Home > Headstrong Like Us (Like Us #6)

Headstrong Like Us (Like Us #6)
Author: Krista Ritchie




4 1/2 Years Ago






I think a ton.

I’ve overthought what I’m about to do about a billion-and-one times. I could just forget about it. Because that’s so damn easy for me.

Yeah, I wish…

But then again, I don’t want to just sit here. I don’t know…I don’t want to not go over to him. That feels worse, somehow.

I lounge pretty rigidly on a burnt-orange outdoor blanket. I’m doing a piss-poor job at trying to relax in a beautiful Philly park. Like seriously beautiful. The October air is crisp, a twinkling, star-blanketed sky overhead. Not far away, my sister Luna lies back and traces constellations with her finger, one eye shut.

Laughter carries across the grassy knoll as a talking black cat cracks a joke on a big screen. Hocus Pocus plays for tonight’s Movie on the Green. A public event.

Kinney had the option to do a “private” movie screening for her birthday, but she wanted to do the whole public park thing that the city hosts every October. I’m happy that I could fly home from college to celebrate my little sister turning ten.

It’s a huge milestone. Ten-years-old.

And it’s not like I’m having a fucking blast at Harvard.

I’m a major distraction to students. They film me during class. Some just stare open-mouthed and short breathed the whole hour. A professor told me, “I need to be able to do my job.” He sent me study packets and suggested I skip lectures. Another professor asked me to leave class and complete take-home tests. I’m impeding their ability to teach people who are paying for an education.

It still makes me feel like shit.

Just knowing my presence is hurting someone.

I keep thinking about how I dreamed of having the ultimate college experience: learning more, sitting in philosophy lectures, swimming for a team, meeting new people like they show on overly happy collegiate infomercials.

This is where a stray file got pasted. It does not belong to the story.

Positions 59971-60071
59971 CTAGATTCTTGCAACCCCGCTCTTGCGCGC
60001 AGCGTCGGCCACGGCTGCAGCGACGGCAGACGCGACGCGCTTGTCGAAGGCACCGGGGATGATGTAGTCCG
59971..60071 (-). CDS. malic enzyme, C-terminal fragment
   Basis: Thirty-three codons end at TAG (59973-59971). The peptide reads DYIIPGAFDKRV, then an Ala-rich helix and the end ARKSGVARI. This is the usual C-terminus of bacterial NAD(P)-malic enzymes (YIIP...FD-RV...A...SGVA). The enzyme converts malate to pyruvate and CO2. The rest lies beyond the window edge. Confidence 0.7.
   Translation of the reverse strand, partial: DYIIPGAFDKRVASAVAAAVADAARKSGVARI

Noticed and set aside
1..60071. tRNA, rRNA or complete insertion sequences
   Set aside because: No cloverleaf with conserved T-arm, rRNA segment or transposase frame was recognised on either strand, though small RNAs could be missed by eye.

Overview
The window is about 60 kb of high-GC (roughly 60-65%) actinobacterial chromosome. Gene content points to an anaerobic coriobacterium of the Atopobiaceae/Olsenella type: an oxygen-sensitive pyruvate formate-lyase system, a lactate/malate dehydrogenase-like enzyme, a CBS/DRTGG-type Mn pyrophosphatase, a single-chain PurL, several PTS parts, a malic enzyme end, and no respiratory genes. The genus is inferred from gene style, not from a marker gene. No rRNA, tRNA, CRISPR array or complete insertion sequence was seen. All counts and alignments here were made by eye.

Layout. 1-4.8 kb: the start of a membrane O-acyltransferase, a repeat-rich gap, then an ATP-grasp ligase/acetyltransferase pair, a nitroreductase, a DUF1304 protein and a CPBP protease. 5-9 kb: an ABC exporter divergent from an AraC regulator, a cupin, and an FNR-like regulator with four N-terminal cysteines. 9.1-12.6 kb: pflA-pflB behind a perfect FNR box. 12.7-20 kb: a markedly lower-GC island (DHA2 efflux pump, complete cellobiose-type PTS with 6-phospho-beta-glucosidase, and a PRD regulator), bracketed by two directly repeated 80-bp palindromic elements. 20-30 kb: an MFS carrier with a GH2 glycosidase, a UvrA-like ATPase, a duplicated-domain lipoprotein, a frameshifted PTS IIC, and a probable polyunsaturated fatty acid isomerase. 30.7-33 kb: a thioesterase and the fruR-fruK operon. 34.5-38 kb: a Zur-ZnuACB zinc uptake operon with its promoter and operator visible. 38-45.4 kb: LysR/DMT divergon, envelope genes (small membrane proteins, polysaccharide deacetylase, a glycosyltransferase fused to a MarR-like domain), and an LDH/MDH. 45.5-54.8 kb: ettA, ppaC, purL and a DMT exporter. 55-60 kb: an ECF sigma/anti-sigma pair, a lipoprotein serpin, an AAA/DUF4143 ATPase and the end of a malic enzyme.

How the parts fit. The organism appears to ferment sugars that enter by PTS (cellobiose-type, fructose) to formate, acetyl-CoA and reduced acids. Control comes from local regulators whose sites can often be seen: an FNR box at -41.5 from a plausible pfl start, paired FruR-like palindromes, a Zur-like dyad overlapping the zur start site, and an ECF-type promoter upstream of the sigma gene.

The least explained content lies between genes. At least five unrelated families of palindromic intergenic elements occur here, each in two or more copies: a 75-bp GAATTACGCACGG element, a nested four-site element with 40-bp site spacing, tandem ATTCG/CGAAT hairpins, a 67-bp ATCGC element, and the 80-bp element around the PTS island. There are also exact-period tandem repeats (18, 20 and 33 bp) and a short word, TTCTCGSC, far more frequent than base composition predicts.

I know it’s not meant for me. In the past couple months, I’ve been slowly realizing that I can’t have something so painfully normal.

Maybe it’d be easier if Charlie were with me, but that hope died too. I’m alone in Cambridge.

Coming home to Philly, I’ve smiled ten thousand times more. Right now, the park is jam-packed with gawking strangers, camera-wielding fans and paparazzi, stoic bodyguards, and my famous family—it’s my usual mix.

My normal.

And God, I missed this. Strangely, I even missed you. The noise, the world. A constant in my unconventional life.

But you’re highly unaware that I’m not actually paying attention to the 90s movie, even though my eyes are super-glued to the jumbo screen.

I’m in a colossal-sized internal crisis.

It has nothing to do with college and everything to do with my mom’s new bodyguard: the twenty-four-year-old tattooed know-it-all who can’t know that I’m thinking about him.

Too damn much.

I shut my eyes in a slow blink. Forcing myself not to scan the park for Farrow Redford Keene. He’s blending into the scenery with the rest of Alpha, Omega, and Epsilon. Bodyguards lounge on blankets several feet away from my family.

I know because I looked already, once…or twice.

He didn’t notice me staring. Yeah, I fucking hope.

While the Sanderson witches grace the big screen, Jane tears open a yellow box of Raisinets beside me. I lean over to my best friend. “This is a bad idea, right?” I whisper. “The worst I’ve ever had?”